MYP PERSONAL PROJECT
The rough conditions of the Kayayei in Ghana's urban markets has rarely featured on the agenda of the powerful. It is an issue, which has long been neglected but may now receive the attention it deserves. On December 10, President Akufo-Addo attended the fifth anniversary celebrations of the passing of the late Vice President Alhaji Aliu Mahama in Tamale. Here, a fund-raiser and auction took place raising money in support of the Kayayei.
The term Kayayei is drawn from the local languages of Hausa and Ga where kaya means burden and yei means female and is used to describe female head porters working in urban markets of Southern Ghana.
The money raised from the event will provide vocational and technical skills training for the young women living in outright poverty in urban slums. The girls migrate to the urban communities of the south in an attempt to escape the abject rural poverty of the North. In the cities they find themselves facing a dangerous form of poverty since they are now exposed to substance and drug abuse, violence, assault, and unplanned pregnancies.
Currently, 25,000 girls and women in Accra alone are employed as Kayayei at the markets. This number has risen dramatically since the late 1970s as the practice has become increasingly popular as a temporary livelihood strategy amongst young women in the face of poverty.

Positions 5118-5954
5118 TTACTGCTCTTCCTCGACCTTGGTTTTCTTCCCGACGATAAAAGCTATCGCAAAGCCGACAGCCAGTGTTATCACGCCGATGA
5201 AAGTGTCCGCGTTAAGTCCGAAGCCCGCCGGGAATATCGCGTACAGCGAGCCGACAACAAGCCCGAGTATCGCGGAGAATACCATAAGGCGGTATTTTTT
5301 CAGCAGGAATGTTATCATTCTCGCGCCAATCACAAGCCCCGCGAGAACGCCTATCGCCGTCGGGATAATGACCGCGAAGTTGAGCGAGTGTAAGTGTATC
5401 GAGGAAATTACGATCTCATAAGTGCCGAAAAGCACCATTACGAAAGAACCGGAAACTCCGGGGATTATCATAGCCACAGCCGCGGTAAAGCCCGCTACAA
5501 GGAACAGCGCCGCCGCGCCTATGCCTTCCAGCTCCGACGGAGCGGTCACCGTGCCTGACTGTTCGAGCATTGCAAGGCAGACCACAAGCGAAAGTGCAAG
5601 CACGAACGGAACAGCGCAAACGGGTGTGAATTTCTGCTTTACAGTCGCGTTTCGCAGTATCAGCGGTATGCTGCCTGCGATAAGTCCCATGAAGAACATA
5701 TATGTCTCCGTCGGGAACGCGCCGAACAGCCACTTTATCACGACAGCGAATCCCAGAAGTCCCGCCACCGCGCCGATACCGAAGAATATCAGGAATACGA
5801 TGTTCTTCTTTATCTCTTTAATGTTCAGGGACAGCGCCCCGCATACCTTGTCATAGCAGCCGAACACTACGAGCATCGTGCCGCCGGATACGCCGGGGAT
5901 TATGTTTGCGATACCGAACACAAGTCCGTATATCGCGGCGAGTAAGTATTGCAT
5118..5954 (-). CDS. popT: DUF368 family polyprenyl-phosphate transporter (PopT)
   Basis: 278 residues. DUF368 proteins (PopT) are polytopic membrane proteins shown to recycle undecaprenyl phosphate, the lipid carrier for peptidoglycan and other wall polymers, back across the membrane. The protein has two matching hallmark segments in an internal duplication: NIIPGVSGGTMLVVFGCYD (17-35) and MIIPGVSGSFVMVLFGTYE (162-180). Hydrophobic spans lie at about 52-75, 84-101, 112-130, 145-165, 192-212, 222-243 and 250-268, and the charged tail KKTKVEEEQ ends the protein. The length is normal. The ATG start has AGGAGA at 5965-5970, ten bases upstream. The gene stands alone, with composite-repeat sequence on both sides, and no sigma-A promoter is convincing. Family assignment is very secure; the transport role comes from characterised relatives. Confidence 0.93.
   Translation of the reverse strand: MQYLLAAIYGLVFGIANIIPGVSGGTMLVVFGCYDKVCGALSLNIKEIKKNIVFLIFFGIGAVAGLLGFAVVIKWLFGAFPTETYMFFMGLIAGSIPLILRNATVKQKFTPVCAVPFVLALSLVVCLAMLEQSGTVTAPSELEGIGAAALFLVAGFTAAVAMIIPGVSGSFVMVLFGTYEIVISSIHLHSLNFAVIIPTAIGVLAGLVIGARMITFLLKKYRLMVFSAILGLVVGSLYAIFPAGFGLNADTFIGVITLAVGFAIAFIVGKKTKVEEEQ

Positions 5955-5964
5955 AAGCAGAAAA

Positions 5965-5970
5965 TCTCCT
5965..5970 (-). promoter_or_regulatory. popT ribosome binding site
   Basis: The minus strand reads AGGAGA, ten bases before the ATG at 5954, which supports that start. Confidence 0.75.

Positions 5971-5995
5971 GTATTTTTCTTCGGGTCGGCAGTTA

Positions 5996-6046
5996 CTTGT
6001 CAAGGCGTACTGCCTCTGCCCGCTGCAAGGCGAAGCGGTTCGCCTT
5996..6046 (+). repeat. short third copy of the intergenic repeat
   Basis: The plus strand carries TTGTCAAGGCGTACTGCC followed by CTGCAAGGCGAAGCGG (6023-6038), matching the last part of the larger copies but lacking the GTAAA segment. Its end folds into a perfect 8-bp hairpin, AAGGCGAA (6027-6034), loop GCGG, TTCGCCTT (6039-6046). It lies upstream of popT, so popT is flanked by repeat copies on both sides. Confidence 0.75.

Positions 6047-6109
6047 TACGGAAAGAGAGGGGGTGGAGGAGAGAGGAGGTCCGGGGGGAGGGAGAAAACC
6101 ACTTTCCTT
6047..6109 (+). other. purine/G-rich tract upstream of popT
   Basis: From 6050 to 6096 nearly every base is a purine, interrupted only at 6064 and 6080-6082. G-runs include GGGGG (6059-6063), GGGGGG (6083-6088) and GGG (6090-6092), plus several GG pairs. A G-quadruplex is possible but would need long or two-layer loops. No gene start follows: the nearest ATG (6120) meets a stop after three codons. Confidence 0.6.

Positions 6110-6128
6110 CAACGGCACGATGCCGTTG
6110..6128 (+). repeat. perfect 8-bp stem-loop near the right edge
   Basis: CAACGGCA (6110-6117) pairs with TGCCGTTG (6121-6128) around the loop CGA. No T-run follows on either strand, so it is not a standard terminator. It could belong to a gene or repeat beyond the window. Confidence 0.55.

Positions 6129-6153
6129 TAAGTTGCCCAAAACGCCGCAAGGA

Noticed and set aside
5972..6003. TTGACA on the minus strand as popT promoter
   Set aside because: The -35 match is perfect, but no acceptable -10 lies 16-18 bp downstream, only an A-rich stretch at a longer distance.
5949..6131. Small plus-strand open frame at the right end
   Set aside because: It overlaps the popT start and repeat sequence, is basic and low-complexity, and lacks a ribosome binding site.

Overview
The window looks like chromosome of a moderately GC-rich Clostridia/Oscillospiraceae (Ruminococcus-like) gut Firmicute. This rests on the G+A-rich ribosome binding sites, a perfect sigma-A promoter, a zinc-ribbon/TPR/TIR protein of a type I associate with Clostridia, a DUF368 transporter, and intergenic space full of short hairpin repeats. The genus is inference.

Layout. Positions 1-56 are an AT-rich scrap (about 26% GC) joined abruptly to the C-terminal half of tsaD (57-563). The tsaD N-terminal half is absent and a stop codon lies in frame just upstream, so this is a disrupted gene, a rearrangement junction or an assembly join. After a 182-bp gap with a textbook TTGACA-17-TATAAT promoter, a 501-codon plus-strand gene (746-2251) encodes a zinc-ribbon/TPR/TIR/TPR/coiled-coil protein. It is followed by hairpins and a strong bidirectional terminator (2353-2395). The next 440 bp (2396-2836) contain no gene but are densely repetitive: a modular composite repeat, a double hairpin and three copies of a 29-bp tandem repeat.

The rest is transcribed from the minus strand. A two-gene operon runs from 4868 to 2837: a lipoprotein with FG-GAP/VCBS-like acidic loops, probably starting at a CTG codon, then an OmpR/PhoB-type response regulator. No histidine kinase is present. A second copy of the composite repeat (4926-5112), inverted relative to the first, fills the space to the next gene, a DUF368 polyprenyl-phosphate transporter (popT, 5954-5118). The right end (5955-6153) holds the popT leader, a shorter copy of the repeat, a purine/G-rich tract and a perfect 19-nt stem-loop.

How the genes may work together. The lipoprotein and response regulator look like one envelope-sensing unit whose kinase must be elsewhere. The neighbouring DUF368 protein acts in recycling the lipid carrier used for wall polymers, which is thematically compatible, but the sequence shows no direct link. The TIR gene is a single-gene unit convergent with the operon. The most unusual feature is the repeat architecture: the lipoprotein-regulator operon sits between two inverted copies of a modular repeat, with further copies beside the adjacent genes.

The women are payed very low fees for hard and potentially damaging manual labour. Despite this, the attention and efforts of the government and public on the issue is surprisingly sparse. As Gloria Dei-Tutu, President of Society for Women and Aids in Africa (SWAA) Ghana expressed it, "15-20% of the markets are made up of Kayayei, why is the government not doing more?" and one might add, why is nobody paying attention?
They are overlooked in the midst of colourful Kente, busy traders, and shouting street hawkers. While education and training of the Kayayei is necessary in finding alternative income strategies, it is not sufficient. Gender based violence, an uneven distribution of wealth across Ghana, and youth employment opportunities must be tackled in order to effectively address the problem. An additional key priority should be to provide sexual and reproductive health services for this vulnerable group.
To get started on this tall order, political and public attention is essential. Hopefully the President's travel to Tamale in December will lead to a change in attitude and attention.
In the meantime, you and I can make a difference by changing our attitudes towards Kayayei, giving them time and space to talk and share their stories, and, most importantly, providing them with the information on their SRHR and where they can access health care services.